The People in the Trees by Hanya Yanagihara
Doubleday • $26.95 • ISBN 9780385536776
On sale August 13, 2013
Hanya Yanagihara's The People in the Trees is one of our August issue's best debut novels of the year, perfect for fans of Donna Tartt, Ann Patchett and Barbara Kingsolver. Our reviewer was practically beside herself with praise, saying, "Novels like these are reminders not only of why we read, but also of just how vital and downright magical storytelling can be."
But if I'm totally honest, I picked this one up because I wanted to read about people eating magical turtles.
And there are definitely people eating turtles here, but fortunately for me, all the other stuff is true, too. Norton Perina, a scientist who has recently fallen from grace, recounts in these fictional memoirs an extraordinary journey into a remote Micronesian island where the meat of a turtle called the opa'ivu'eke may hold the key to eternal youth—but it comes with a terrible price.
The vivid and grotesque descriptions of setting, the engrossing science and the incredible imagination of this story are all enough to earn this book a spot among the best debuts of the year. What makes it one of the best books of the year, period, is its maturity in characterization. To take a man who has lost everything, who has been cast out from society and who may incite disgust in the reader, and allow him to represent himself in his own words defines Yanagihara as a uniquely talented storyteller. It takes compassion to be without judgment.
Check out our Q&A with Yanagihara and read her guest post about the true story behind her debut novel. Then enjoy this excerpt from The People in the Trees:
Looking back on it now, of course, I realize how extraordinary those first few days were, before I became immune to the awes of the jungle and even grew to despise them. One day—it must have been our third or fourth—I was trudging uphill as usual, looking around me, listening to the conversations of birds and animals and insects, feeling the floor beneath me gently buckling and heaving with unseen layers of worms and beetles as I placed my feet upon them; it could feel like treading on the wet innards of a large dozing beast. And then there was for a moment Uva at my side—he normally walked far ahead of me, in a pack with Fa'a and Tu, darting forward and back to assure Tallent that all was safe—holding his hand out before him, signaling me to stop. Then, quickly and gracefully, he sprang toward a nearby tree, indistinguishable from all others, thick and dark and branchless, and scrabbled up it quickly, turning his wide feet inward to cup its thorny bark. When he was about ten feet or so up, he looked down at me and held out his hand again, palm down—wait. I nodded. And then he continued to climb, vanishing into the canopy of the forest.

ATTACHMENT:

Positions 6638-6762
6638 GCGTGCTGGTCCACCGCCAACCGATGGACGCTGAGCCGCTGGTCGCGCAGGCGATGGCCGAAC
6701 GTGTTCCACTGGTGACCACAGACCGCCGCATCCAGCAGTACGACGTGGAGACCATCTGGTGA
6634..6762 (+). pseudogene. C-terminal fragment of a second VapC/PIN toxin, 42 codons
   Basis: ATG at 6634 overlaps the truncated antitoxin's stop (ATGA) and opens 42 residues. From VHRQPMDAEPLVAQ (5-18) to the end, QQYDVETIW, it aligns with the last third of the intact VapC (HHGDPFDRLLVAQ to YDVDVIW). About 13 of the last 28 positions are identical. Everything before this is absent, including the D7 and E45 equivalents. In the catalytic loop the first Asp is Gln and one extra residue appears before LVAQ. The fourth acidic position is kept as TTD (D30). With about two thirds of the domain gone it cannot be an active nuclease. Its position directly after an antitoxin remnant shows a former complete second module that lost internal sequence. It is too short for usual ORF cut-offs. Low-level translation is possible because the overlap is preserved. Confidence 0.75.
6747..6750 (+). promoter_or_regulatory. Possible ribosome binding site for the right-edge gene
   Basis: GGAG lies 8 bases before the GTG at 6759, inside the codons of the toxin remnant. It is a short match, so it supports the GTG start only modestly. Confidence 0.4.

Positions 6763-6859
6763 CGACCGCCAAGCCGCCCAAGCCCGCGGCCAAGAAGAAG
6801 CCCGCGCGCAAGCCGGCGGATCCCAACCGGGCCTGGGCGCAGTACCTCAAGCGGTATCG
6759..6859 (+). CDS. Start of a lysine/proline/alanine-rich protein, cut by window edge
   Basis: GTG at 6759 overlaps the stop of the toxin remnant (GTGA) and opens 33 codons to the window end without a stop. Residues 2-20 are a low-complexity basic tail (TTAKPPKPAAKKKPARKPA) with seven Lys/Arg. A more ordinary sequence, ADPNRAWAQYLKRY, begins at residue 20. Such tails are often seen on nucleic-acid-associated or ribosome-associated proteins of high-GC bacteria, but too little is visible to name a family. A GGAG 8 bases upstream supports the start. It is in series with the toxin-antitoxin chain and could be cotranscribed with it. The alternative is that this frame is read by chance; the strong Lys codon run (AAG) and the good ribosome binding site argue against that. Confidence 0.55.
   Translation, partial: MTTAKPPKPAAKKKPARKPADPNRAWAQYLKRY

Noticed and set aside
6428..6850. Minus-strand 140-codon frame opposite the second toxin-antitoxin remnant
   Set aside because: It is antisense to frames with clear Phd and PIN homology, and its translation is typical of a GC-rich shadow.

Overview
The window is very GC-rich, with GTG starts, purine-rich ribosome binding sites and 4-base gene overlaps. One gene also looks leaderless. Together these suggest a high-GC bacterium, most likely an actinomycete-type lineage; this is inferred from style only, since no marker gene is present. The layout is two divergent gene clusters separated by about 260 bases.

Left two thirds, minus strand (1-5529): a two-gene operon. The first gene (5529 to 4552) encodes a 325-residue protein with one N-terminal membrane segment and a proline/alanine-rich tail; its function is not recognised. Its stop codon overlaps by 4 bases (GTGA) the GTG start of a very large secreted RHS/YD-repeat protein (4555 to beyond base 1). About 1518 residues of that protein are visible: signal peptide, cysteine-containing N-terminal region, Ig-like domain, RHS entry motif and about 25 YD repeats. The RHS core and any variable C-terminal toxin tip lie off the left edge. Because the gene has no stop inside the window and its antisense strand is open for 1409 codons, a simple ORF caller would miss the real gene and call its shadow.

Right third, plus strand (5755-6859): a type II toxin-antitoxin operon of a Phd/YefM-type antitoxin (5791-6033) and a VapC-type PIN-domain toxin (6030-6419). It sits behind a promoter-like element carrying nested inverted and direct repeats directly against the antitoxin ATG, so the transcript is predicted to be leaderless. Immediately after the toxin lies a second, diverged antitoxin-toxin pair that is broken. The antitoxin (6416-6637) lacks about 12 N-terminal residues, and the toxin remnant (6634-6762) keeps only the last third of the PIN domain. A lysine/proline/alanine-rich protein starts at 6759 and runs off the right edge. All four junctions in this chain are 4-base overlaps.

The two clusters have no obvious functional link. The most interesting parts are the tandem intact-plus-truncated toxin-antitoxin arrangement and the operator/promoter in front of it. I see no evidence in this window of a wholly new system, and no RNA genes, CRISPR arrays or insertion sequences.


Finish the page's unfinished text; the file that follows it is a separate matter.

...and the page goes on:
When he came down, he was slower, and clutching something in his hand. He leapt down the last five feet or so and came over to me, uncurling his fingers. In his palm was something trembling and silky and the bright, delicious pale gold of apples; in the gloom of the jungle it looked like light itself. Uva nudged the thing with a finger and it turned over, and I could see it was a monkey of some sort, though no monkey I had ever seen before; it was only a few inches larger than one of the mice I had once been tasked with killing, and its face was a wrinkled black heart, its features pinched together but its eyes large and as blankly blue as a blind kitten's. It had tiny, perfectly formed hands, one of which was gripping its tail, which it had wrapped around itself and which was flamboyantly furred, its hair hanging like a fringe.
"Vuaka," said Uva, pointing at the creature.
"Vuaka," I repeated, and reached out to touch it. Under its fur I could feel its heart beating, so fast it was almost a purr.
"Vuaka," said Uva again, and then made as if to eat it, solemnly patting his stomach.
The People in the Trees is one of my favorite debuts of the year, but First Fiction Month has highlighted plenty of other great debuts!